Prevention of Coronary Heart Disease 2020: If Not Now, When?
Division of Cardiology, University of Arizona, Arizona, USA
*Correspondence to: Charles Katzenberg, Division of Cardiology, University of Arizona, Arizona, USA, E-mail: firstname.lastname@example.org
Prevention of Coronary Heart Disease remains an urgent challenge. We have made progress over the past 50 years, but in the last few years coronary heart disease mortality curves have flattened and begun to trend upwards coincident with worldwide epidemics of diabetes and obesity.
We understand the problem. We know what to do. We understand the multiple paths toward prevention. What is missing is uniform acknowledgement from medical practitioners, hospitals, insurers, government and the general public that a problem exists, followed by unified commitment of financial, educational and program resources commensurate with shining a bright light on Prevention. Why are we so complacent with treating disease rather than preventing it? The answer may lie in the current economics of healthcare where financial incentives are not aligned with prevention and health promotion.
The Hippocratic Oath contains the clause,
I will prevent disease whenever I can, for prevention is preferable to
The incidence and consequences of coronary heart disease (CHD)
have been well defined.
• Someone in the U.S. has a heart attack every 40 seconds
• 805,000 heart attacks/yr, 365,914 of which result in death (2017)
• 2/10 deaths from CHD happen in adults<65 yrs old
Risk factors involved in CHD have been well characterized . The
INTERHEART Study compared 12,461 people having their first heart attack with 14,820 matched controls in 52 countries, concluding that 90% of heart attacks were associated with at least one risk factor
Since the 1960's, mortality from Coronary Heart Disease has been dropping (Figure 1). Нis fall in mortality predated both the First Dietary Goals for the United States which came out of Senator George McGovern's Select Committee in 1977, as well as the introduction of
statins (lovastatin) in 1987. Нe general consensus is that this fall in mortality was multifactoral, related to improvements in earlier diagnosis, improved treatments, medications, and studies such as Framingham which identified targetable risk factors like smoking, hypertension and elevated cholesterol . But alas, over the last 10 years, the mortality curve has flattened and recently begun climbing.
Heart Disease deaths, the majority being coronary heart disease, increased from 596,577 in 2011 to 614,348 in 2014 . This trend reversal is arguably fueled by the current obesity and diabetes epidemic.
What should be our prevention strategy(s) in 2020?
Traditional Cardiac Rehabilitation
Traditional Cardiac Rehabilitation is primarily exercise-based and has shown improvement in risk profile and outcomes, including survival in individuals with known CHD. Traditional Cardiac Rehabilitation reduces the chances of being rehospitalized or depressed
after a coronary event, and helps patients recover strength and build skills in managing medications and activities. A challenge for Traditional Cardiac Rehabilitation is suboptimal referral and participation. Women, minorities, older people, and people with comorbidities are less likely to be referred and/or attend Traditional Cardiac Rehabilitation. A strong recommendation by the patient’s physician may be the most significant factor in a patient's decision to participate.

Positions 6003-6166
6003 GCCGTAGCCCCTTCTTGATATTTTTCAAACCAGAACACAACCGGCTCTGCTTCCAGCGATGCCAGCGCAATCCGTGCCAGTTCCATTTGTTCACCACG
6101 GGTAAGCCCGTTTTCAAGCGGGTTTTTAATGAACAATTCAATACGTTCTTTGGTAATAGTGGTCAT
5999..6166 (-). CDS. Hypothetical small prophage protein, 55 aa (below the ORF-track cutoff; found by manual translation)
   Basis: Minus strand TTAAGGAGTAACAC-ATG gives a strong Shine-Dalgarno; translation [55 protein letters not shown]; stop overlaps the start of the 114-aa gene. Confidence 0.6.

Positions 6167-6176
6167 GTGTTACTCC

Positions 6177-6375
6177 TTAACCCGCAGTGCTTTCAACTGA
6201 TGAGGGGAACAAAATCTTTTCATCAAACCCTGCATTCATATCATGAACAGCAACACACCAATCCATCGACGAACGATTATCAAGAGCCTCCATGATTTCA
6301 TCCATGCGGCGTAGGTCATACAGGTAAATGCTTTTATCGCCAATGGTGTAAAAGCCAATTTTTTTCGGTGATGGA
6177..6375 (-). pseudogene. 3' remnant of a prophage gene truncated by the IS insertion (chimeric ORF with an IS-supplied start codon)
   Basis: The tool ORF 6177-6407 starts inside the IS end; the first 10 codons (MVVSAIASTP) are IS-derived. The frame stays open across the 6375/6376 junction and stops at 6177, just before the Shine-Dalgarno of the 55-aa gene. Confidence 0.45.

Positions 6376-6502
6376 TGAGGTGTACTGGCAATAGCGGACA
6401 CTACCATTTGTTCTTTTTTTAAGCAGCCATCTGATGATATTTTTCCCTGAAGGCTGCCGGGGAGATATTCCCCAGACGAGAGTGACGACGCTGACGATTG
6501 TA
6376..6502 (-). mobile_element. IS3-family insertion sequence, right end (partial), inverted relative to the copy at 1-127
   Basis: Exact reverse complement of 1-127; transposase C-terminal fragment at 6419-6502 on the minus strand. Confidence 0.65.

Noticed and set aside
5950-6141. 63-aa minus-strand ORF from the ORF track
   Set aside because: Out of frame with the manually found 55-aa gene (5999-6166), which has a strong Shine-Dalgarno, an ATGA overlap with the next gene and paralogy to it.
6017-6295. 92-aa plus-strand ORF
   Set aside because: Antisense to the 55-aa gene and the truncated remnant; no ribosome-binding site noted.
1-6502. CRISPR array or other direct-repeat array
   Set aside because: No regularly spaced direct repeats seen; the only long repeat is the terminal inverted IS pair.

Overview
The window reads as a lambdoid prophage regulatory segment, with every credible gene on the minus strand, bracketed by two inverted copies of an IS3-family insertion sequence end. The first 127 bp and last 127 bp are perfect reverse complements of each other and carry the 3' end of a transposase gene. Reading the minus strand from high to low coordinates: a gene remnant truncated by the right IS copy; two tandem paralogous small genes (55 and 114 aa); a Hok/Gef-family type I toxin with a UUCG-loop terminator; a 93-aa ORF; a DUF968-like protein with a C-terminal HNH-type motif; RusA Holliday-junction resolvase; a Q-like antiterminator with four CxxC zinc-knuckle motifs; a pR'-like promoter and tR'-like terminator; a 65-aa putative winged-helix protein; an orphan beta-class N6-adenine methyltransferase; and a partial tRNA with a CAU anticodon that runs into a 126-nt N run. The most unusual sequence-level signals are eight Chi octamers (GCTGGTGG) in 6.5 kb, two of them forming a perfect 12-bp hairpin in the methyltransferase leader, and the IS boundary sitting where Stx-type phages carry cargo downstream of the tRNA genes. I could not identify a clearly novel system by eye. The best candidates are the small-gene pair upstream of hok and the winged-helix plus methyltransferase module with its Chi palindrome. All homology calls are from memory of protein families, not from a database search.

Intensive Cardiac Rehabilitation (ICR)
The Medicare definition of Intensive Cardiac Rehabilitation is “a physician- supervised program that furnishes cardiac rehabilitation services more frequently and often in a more rigorous manner (than Traditional Cardiac Rehabilitation).”
One of the first Intensive Cardiac Rehabilitation programs was developed by Dean Ornish during his groundbreaking studies on the effٴects of lifestyle on CHD. The benefits in terms of risk factor modification and prognosis with Intensive Cardiac Rehabilitation are generally superior to Traditional Cardiac Rehabilitation, but, both Traditional Cardiac Rehabilitation and Intensive Cardiac Rehabilitation are underutilized.
We conduct an Intensive Cardiac Rehabilitation program in Tucson called the Heart Series. It is a twelve week program. Each participant group meets weekly for 3 hours. Each week has a different theme, covering risk factors, pathophysiology, nutrition, safe and effective exercise, yoga, stress management, communication, food label reading, creating resiliency, eوٴective communication, supplements, and medications. The sessions are designed around active engagement and participation. Each weekly session includes evidence-based education, the practice of Tai Chi, and the sharing of a whole-food, plant-based potluck meal.
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Prevention; Coronary heart disease; Cardiac rehabilitation
© 2020 Katzenberg C. This is an open-access article distributed under the terms of the Creative Commons Attribution License, which permits unrestricted
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